Aquarium Members and social media fans were asked to suggest names for the African penguin chicks in a contest held on the Aquarium’s website.  Over 1,100 names were submitted during the two week nomination period.  The nominations were then narrowed down to the six finalist names by the biologists who care for the birds.

The winning names will be announced following the 8th annual African Penguin Awareness Weekend, being held Labor Day weekend (September 3-5). 100% of donations collected will support endangered African penguins in the wild and the Southern African Foundation for the Conservation of Coastal Birds (SANCCOB).   Adventure Aquarium plans to do a dollar-for-dollar match for all funds raised during the voting period and African Penguin Awareness Weekend.penguinhatchlings2_1

So which names will win? Scout and Pickles? Bernard and Thumper?  Beaker and Squirt? YOU decide!! Only time will tell!

 

 

Double the Fun: African Penguin Clutch Mates Hatch

Is that the pitter-patter of baby penguin feet?!

The answer is YES! AAQ is proud to welcome our 21st and 22nd African penguin chicks!

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Adventure Aquarium officially announced the birth of two African penguin chicks earlier today. The clutch mates were born just days apart on Wednesday, April 6 and Sunday, April 10, respectively.

The baby penguins are doing well and growing fast. When the chicks first hatched approximately five weeks ago they each weighed less than two ounces, the approximate weight and size of a golf ball, but have each grown to weigh just under three pounds.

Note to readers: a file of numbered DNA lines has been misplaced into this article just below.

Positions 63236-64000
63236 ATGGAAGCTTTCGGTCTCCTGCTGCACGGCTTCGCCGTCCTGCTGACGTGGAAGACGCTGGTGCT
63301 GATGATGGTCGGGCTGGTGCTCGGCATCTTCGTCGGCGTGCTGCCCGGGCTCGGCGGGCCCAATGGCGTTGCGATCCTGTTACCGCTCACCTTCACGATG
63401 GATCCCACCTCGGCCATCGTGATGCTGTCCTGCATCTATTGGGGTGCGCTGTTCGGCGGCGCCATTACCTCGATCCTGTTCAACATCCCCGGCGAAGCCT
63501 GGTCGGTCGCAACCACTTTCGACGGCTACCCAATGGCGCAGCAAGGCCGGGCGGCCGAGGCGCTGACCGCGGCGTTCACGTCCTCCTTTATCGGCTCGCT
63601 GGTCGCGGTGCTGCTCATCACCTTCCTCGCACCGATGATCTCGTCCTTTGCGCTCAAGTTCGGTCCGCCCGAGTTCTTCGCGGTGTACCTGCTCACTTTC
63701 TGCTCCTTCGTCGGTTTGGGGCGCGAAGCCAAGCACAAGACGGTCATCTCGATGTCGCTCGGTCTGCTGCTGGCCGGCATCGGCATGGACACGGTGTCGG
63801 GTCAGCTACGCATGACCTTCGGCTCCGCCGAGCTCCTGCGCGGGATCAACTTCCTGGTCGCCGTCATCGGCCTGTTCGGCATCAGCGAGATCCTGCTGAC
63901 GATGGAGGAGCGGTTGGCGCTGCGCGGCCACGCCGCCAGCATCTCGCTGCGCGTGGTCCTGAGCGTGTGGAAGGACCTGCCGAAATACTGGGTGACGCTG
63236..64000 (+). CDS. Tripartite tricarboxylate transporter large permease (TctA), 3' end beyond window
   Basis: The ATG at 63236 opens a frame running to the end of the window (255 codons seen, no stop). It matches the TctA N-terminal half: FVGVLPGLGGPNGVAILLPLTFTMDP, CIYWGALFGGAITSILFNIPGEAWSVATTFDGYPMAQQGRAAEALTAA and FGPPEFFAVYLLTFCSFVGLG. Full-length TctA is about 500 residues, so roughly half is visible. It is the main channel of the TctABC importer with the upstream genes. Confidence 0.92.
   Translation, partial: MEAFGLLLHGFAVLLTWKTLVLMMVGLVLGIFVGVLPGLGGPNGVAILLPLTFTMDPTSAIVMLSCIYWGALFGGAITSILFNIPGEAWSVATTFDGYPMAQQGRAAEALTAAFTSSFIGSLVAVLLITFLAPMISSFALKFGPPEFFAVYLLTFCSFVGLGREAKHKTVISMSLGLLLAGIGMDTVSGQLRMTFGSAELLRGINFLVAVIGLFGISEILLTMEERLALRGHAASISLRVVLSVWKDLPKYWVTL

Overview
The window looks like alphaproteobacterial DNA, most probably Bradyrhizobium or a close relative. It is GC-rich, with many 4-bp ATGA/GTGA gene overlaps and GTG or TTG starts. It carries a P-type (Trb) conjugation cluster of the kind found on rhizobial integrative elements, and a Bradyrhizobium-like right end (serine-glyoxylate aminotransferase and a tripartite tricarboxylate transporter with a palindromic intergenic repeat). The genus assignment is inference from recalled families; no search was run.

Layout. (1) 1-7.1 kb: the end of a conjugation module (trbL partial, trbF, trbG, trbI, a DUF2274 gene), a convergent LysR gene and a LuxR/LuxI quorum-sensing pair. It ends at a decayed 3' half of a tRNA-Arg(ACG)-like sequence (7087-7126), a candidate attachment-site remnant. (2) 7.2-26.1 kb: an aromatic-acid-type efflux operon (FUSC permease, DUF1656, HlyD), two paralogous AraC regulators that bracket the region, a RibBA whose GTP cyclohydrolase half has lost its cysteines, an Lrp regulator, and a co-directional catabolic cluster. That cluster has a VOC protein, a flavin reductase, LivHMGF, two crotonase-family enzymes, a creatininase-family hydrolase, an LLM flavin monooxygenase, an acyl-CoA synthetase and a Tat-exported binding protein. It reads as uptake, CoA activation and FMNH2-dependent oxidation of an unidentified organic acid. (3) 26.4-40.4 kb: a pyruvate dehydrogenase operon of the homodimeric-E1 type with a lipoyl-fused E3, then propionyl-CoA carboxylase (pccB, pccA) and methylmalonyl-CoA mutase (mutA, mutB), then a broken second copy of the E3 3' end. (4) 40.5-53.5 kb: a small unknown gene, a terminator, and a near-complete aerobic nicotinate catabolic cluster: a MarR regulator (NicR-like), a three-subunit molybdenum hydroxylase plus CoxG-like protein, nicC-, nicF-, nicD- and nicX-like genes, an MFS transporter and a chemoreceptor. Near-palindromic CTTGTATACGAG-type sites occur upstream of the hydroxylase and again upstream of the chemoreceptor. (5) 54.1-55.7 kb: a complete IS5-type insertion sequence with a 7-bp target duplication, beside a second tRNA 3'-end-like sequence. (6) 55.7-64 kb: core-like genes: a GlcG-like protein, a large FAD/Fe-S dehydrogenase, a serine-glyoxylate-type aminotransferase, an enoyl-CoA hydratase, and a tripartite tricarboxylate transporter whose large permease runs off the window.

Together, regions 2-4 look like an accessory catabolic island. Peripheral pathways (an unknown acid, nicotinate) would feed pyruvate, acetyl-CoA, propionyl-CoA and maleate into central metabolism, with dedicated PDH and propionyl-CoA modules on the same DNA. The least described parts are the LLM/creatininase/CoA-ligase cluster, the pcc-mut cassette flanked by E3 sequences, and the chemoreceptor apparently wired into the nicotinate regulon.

“We’re thrilled to welcome two new, healthy African penguin chicks to Adventure Aquarium,” said Michele Pagel, Curator, Birds & Mammals, who has overseen the African penguin population since 1998.  “They are very active, growing strong and have hearty appetites.”

The chicks’ genders are unknown, and a DNA test is scheduled in the coming months. The new chicks have also not been named.  “A special announcement regarding how guests will help name our newest additions will be revealed in the very near future,” said Pagel. “Stay tuned for details!”

The Aquarium participates in the Association of Zoos and Aquarium’s (AZA’s) African penguin Species Survival Plan (SSP), a program that encourages zoos and aquariums to work in concert to help ensure the survival of African penguins through a scientifically-controlled breeding program. Since it began working with the program in 1998, the Aquarium has successfully bred and raised 22 African penguin chicks.

Much like human newborn babies, when penguin chicks are first hatched, they are very dependent on their parents. Their eyes are closed, and their bodies are developing muscles that will eventually allow them to hold their head up and walk (or waddle). A major difference between penguin and human babies is that penguin growth happens very quickly. In fact, in a year, the siblings will be the size of fully grown African penguins.

The chicks eat small whole fish just like the adult birds including silversides, smelt, anchovies, trout and capelin. Young penguins usually eat more than some of the adults at about 15-20 fish per day. The chicks’ care was transferred from their parents to AAQ keepers on Monday, May 9 at which point they were able to eat small but whole fish and are more physically developed and mobile.

“In order for the penguin chicks to learn how to acclimate with the colony here at the Aquarium, our staff must take over caring for them,” said Pagel. “The birds need to learn how to eat from human hands, associate fish with the feed bucket and learn to be social with the keepers, which are all important steps to becoming part of the group.”